Health and Safety ReportVolume 9, Issue 10

In the News

Prescription for Reducing Work Absences Among Canadian Nursesprint this article

In a sector where there is a high risk for worker disability, health care workers in Canada have the highest rate of lost-time claims and work absence than any other sector in the country. This is especially true for nurses who experience high rates of prolonged absences, 14% of whom in 2005 were absent from work for 20 days or more due to illness or injury. A recent study from the Institute for Work and Health (IWH) suggests that creating non-violent and supportive health care workplaces may help reduce prolonged work absences among nurses.

Health-related worker absence is a costly problem that creates a financial burden in compensation costs and lost productivity, in addition to the impact it represents to worker health. And it is on the rise. In the last ten years the length and costs of absences have increased and, with an aging workforce likely to experience evermore chronic conditions, will continue to do so.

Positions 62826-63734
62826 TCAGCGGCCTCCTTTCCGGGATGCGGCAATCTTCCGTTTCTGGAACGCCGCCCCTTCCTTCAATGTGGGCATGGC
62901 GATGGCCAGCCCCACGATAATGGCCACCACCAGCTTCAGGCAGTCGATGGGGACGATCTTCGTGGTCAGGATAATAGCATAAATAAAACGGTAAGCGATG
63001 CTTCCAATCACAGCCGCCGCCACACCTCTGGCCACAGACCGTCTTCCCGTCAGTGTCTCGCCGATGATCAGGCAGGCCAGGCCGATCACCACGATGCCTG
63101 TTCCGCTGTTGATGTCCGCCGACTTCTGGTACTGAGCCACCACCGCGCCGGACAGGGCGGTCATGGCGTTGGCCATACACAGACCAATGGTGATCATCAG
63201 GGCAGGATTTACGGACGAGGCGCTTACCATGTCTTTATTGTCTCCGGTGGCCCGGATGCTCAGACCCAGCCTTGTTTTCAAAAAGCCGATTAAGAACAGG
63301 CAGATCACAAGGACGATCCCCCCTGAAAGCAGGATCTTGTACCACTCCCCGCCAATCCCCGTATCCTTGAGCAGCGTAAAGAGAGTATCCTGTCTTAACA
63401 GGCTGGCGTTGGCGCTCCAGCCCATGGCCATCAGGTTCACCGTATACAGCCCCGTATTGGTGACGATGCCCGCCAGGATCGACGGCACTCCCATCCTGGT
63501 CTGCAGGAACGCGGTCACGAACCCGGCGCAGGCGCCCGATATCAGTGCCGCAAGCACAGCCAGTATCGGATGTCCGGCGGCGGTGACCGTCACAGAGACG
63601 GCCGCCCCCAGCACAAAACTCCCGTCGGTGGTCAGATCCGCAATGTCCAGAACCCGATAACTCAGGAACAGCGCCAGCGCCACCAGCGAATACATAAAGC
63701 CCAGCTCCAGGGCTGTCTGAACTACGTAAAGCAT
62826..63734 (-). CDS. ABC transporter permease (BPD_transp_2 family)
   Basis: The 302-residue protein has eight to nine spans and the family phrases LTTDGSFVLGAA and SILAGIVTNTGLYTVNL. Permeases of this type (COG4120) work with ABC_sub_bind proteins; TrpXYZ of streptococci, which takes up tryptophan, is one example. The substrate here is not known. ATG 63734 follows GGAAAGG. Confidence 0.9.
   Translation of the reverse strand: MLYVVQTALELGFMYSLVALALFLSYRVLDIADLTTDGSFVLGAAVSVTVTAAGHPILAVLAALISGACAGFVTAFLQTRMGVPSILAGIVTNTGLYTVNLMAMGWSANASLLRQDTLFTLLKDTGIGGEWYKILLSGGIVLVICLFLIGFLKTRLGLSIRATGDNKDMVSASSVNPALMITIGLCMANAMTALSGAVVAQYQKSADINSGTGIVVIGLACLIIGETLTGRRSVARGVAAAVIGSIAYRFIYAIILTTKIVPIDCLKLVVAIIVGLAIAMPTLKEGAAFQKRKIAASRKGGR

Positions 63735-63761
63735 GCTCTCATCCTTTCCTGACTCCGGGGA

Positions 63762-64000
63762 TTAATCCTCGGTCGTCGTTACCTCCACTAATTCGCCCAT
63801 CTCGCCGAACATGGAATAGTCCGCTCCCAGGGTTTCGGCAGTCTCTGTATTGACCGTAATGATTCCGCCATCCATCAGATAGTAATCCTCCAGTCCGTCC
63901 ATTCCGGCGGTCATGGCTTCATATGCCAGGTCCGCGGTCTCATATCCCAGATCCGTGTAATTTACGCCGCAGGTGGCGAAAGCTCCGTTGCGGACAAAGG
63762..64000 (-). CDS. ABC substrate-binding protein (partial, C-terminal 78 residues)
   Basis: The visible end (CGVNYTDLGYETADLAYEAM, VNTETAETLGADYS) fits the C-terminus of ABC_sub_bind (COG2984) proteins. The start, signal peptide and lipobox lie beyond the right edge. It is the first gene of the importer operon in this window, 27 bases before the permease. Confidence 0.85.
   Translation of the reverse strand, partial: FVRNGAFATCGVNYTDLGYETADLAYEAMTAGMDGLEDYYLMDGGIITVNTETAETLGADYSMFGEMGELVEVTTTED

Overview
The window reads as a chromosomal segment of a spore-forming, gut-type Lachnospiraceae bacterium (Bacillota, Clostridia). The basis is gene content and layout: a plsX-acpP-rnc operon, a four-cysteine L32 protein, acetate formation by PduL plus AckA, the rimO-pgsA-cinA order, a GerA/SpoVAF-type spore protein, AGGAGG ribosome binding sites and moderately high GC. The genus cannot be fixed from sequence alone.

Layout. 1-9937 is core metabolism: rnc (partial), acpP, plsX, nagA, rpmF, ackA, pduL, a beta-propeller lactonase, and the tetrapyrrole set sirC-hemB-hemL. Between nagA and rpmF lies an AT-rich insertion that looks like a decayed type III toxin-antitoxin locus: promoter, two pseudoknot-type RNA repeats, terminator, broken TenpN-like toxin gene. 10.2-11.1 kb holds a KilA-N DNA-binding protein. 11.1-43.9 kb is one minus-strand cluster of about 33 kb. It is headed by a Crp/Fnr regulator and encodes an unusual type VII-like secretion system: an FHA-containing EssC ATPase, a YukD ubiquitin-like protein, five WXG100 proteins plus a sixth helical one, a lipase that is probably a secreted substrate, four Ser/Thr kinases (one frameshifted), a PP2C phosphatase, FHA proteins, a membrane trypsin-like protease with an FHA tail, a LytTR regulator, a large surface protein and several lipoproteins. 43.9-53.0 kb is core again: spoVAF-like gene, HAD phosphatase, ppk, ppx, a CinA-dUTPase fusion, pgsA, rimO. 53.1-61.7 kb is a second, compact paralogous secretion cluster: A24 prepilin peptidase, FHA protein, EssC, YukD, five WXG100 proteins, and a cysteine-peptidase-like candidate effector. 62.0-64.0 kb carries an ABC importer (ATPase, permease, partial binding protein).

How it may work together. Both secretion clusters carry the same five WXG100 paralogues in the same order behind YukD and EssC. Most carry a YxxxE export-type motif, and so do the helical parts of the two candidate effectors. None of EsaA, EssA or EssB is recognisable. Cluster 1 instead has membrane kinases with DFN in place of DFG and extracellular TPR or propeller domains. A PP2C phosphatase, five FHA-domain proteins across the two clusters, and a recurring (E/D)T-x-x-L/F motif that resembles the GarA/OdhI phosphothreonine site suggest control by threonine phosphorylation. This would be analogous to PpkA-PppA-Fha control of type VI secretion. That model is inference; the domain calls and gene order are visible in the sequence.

The study

The study, Examining the Impact of Worker and Workplace Factors on Prolonged Work Absences Among Canadian Nurses, was published in the August 2011 issue of the Journal of Occupational and Environmental Medicine. It collected information on 11,762 female, direct-care Canadian nurses from Statistics Canada's 2005 National Survey of the Work and Health of Nurses. Factors related to nurses' personal health and their workplaces were examined relative to three categories of work absences: none, short-term (one to 10 work days) and prolonged (11 or more work days).

The impact of the following worker health factors were considered in the study:


  1. pain-related multimorbidity (concurrent chronic conditions)

  2. depression

  3. work-related and non-work-related pain severity

  4. pain-related work interference



Seven workplace factors were considered:

  1. organizational culture, autonomy at work

  2. respect and support at work

  3. physical assault or emotional abuse by a co-worker, patient or visitor

  4. job insecurity

  5. unionization status

  6. facility type

  7. employment status


Findings